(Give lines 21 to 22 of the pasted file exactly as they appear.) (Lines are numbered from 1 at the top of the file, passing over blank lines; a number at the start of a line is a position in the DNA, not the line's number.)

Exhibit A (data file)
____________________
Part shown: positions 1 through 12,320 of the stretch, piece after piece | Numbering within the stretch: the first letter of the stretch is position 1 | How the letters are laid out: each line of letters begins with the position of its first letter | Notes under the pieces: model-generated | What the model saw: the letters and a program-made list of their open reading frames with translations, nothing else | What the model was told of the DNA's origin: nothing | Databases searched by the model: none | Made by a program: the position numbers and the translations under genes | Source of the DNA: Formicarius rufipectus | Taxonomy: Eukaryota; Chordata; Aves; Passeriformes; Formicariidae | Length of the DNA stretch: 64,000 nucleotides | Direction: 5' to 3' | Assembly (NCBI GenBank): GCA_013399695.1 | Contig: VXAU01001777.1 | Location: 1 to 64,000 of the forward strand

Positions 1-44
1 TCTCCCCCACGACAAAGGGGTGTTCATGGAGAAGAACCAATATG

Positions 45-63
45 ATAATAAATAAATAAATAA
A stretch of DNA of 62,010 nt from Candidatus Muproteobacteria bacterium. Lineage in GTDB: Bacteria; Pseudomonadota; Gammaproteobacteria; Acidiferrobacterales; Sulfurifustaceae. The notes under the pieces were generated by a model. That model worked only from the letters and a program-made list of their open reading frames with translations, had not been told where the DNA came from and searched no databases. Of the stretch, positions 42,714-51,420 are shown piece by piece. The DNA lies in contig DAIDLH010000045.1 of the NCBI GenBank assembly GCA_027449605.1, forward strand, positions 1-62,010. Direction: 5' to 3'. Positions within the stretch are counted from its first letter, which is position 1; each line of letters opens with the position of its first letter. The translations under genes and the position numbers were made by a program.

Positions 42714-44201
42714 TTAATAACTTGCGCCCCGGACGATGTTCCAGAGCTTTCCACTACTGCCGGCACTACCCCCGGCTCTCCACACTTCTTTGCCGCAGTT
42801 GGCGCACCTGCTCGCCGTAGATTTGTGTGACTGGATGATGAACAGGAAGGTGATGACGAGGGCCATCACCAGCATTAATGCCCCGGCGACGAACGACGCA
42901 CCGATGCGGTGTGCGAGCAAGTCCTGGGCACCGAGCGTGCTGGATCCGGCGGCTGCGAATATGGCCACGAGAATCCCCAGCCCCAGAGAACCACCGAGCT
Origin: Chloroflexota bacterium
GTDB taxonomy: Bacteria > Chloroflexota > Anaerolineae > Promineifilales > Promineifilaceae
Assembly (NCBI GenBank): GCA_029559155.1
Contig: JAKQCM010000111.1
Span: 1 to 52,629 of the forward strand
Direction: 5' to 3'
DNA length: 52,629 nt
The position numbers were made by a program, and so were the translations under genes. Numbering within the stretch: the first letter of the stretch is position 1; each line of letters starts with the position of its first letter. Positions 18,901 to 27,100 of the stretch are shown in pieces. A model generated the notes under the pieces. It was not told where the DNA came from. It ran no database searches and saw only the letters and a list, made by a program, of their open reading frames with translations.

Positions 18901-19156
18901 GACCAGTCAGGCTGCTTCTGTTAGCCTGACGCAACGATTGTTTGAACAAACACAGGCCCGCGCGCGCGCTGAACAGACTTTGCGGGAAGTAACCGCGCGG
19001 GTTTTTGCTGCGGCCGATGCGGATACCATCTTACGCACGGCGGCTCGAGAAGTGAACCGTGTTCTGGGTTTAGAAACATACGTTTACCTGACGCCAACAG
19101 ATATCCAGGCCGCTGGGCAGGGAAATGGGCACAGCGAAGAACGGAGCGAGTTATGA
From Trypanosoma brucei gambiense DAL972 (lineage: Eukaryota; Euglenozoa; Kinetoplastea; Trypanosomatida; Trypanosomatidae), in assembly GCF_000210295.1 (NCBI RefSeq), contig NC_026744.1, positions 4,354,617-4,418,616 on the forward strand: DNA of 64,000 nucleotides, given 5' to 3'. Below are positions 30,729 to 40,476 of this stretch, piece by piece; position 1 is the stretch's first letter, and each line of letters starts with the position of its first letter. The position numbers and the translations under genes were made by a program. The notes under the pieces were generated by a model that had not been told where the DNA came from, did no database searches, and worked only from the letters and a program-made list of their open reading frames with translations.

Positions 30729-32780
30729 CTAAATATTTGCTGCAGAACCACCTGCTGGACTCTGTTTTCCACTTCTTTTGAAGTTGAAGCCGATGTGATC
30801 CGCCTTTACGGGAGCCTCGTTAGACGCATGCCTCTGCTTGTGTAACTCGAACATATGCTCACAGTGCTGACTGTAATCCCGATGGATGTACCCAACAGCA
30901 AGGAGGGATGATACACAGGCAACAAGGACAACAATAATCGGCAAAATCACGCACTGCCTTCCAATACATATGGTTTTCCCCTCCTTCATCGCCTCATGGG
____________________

19001 GTTTTTGCTGCGGCCGATGCGGATACCATCTTACGCACGGCGGCTCGAGAAGTGAACCGTGTTCTGGGTTTAGAAACATACGTTTACCTGACGCCAACAG
19101 ATATCCAGGCCGCTGGGCAGGGAAATGGGCACAGCGAAGAACGGAGCGAGTTATGA